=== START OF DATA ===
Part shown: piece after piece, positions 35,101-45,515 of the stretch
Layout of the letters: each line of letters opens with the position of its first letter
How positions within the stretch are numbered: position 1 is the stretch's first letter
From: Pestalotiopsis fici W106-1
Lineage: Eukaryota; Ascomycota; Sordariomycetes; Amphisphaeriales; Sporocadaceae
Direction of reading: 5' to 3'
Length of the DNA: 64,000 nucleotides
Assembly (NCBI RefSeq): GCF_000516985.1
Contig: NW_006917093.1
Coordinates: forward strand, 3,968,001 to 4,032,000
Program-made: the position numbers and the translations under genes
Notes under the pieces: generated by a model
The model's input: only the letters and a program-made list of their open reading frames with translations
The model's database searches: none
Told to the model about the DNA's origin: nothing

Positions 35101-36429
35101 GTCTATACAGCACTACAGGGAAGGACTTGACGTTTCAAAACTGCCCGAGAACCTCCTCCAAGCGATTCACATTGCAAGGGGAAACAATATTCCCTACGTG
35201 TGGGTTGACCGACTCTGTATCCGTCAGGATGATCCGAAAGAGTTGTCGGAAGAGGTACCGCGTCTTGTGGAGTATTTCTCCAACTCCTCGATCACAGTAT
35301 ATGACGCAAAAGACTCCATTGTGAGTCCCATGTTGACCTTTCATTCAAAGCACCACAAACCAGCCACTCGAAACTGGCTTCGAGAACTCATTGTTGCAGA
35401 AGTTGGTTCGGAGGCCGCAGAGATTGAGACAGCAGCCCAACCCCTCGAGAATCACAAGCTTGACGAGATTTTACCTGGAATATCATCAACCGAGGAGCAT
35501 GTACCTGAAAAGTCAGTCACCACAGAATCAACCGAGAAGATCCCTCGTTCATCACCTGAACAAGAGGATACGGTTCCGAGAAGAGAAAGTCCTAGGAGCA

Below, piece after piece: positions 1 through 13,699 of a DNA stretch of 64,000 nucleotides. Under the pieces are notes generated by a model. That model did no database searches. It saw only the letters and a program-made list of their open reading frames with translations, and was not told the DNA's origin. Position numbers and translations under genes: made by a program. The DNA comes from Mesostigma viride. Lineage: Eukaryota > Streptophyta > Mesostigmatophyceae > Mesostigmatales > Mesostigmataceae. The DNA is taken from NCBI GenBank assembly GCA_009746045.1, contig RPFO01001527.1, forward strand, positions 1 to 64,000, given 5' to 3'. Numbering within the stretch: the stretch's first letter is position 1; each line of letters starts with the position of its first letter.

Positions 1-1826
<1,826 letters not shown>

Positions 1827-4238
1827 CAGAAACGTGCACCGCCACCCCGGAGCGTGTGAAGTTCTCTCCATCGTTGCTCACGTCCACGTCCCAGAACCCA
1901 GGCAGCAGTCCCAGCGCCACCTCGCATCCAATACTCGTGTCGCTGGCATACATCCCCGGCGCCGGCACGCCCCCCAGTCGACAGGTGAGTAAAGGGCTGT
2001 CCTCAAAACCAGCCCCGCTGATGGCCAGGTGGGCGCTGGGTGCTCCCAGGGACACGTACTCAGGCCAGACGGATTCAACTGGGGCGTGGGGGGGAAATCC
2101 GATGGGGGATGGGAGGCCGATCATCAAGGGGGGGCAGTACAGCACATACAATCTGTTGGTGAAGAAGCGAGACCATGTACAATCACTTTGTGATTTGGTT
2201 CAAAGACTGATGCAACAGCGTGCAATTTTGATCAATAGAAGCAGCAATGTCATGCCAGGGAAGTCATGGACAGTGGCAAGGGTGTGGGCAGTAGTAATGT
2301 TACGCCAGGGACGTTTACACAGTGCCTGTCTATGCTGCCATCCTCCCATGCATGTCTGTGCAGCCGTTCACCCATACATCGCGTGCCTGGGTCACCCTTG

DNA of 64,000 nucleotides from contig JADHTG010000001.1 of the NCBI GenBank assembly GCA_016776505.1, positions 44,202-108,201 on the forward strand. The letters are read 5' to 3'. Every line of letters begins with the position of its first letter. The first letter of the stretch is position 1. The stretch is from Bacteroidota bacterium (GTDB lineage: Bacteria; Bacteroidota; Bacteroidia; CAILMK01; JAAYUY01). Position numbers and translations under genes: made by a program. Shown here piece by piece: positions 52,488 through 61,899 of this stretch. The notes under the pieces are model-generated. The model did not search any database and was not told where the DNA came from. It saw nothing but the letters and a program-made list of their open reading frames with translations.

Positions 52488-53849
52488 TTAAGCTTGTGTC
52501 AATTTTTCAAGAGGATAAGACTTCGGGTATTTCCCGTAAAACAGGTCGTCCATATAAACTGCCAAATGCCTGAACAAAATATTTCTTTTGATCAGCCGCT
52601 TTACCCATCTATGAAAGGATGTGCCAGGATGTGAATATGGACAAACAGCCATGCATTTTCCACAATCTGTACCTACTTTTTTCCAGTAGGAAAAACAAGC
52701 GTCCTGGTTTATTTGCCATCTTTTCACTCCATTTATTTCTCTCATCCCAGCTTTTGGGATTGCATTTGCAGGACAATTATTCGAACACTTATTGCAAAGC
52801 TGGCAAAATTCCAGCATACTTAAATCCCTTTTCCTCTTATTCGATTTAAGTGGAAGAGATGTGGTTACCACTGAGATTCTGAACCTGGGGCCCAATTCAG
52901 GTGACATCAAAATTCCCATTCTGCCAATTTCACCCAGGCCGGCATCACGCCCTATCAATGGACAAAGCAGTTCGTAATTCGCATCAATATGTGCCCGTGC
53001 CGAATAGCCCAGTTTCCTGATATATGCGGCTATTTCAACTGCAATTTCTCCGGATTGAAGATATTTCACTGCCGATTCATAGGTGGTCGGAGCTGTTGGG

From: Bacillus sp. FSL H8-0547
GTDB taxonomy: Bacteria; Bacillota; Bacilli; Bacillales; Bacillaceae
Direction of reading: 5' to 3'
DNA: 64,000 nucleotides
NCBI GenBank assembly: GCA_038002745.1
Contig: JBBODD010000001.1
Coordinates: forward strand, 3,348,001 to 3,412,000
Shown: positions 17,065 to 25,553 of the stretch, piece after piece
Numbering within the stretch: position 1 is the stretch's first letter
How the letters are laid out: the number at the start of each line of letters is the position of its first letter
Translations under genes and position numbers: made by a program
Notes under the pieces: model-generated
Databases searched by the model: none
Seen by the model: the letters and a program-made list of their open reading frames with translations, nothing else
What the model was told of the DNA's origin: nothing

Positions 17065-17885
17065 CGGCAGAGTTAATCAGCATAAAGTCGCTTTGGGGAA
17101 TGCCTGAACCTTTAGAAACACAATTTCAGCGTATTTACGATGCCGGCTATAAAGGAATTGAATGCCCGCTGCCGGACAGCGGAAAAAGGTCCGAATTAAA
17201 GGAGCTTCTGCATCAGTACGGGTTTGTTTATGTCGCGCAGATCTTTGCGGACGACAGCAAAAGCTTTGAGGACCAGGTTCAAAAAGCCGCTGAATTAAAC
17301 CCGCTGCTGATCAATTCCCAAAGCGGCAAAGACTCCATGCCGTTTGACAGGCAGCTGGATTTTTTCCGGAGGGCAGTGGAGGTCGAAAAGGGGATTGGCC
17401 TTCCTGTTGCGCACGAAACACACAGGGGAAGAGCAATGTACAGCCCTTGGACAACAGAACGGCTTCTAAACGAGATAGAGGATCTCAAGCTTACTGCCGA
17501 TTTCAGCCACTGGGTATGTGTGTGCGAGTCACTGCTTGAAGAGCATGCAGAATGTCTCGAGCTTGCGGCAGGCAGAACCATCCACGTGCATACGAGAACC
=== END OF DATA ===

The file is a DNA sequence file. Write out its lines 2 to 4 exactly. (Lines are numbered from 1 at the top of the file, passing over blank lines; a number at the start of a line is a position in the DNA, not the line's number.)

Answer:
Layout of the letters: each line of letters opens with the position of its first letter
How positions within the stretch are numbered: position 1 is the stretch's first letter
From: Pestalotiopsis fici W106-1